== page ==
The Family Medical Leave Act allows employees that meet certain conditions to apply for and get unpaid work leave if they intend to use the period for solving medical or family issues. Your employer cannot legally deny your vacation request for a reason covered under the law. The FMLA allows you to get unpaid leave of up to 12 weeks annually to take care of family or health matters.
Ask Your Boss Why They Denied Your Request
Supposing you have followed due process and sent in your request through the proper procedure, and you still got a no to your request, you deserve to know why. It is okay to talk to your boss to find out why your request was denied.
Wait until you have a private moment before you speak to your boss calmly and respectfully, along with the documentation showing that you have accrued the correct amount for the time off and have also followed the due process for requesting time off.
In addition, before you talk to your boss, make sure you do not have any work obligations or that you have made arrangements for your responsibilities to be taken care of.
Allow Room for Compromise
When you talk to your boss, you must keep an open mind and listen to the reason for refusing your request. Your office may have a lot of work, or it could be understaffed, and if possible, you can work around delaying your vacation time.
However, sometimes your plans are essential as well, and you cannot put them on hold. It is not farfetched to demand the same understanding from your employer as well. This meeting aims for you and your boss to compromise the best time for your vacation.
Take The Matter To HR
When you have gone through all the steps mentioned above, and no reasonable solution is forthcoming, you can take the issue up to the human resource department.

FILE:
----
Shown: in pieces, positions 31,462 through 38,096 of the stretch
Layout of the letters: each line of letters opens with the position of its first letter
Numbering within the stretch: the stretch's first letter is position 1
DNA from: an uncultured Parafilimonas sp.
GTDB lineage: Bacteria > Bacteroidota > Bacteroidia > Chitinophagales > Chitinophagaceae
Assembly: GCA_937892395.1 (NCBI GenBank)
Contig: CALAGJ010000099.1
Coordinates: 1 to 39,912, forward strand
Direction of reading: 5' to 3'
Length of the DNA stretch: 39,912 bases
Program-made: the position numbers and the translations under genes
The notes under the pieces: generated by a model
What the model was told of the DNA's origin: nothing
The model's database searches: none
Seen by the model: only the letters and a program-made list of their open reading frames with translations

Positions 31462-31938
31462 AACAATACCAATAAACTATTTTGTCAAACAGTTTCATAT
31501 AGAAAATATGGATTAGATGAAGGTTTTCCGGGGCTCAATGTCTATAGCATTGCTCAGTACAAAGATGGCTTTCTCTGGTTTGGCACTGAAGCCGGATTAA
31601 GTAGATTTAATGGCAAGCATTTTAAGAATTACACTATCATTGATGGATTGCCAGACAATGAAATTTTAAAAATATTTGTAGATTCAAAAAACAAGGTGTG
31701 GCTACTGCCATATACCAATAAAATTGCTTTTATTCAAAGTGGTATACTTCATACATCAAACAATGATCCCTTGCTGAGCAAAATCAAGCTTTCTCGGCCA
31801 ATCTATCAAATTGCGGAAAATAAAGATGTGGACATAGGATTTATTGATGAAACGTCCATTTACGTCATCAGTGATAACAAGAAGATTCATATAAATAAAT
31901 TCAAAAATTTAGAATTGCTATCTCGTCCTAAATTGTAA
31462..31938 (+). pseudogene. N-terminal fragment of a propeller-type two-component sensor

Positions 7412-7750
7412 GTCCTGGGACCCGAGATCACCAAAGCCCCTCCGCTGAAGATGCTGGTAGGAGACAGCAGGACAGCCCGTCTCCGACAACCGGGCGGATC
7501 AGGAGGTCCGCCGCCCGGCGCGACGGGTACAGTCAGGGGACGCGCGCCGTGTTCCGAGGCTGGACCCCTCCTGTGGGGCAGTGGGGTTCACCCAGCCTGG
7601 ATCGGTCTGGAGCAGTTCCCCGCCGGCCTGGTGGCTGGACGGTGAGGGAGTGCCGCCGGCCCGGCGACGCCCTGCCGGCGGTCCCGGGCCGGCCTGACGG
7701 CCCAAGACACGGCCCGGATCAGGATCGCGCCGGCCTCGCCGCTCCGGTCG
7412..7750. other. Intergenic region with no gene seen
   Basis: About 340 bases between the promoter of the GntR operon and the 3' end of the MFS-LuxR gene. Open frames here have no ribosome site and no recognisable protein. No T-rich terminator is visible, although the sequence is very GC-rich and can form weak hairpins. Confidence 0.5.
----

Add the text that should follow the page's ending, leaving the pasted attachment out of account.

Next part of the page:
A meeting with HR will clarify why the company has denied your vacation request. Your HR will also explain your company’s vacation policy. Usually, HR will suggest ways for you how to go about it. In some cases, getting your request denied is inevitable because your company is overwhelmed with work or understaffed, or you don’t have the accrued amount of time for a vacation.
Whatever the reasons your boss denies your vacation request, you, HR, and your boss can work around it to reach an understanding.
For some ideas of reasons why your boss/HR should approve your request, take a peak at our article on why vacations are so vital for health.
Most companies will provide vacation time off to their employees because they understand that their productivity will also increase when employees are happy. They understand that a good work-life balance is beneficial to them and their employees.
It’s unlikely for your employer to deny your vacation request without reason. Your boss likely denies your request due to a heavy workload or staff shortage.
When your boss denies your vacation request, you can take several steps to change that decision, like inquiring to determine why your boss denied your request initially or taking the matter to HR.
- EEOC: Denying a Leave Request
- U.S. Department of Labor: Family and Medical Leave Act
- workplace Fairness: Vacation Pay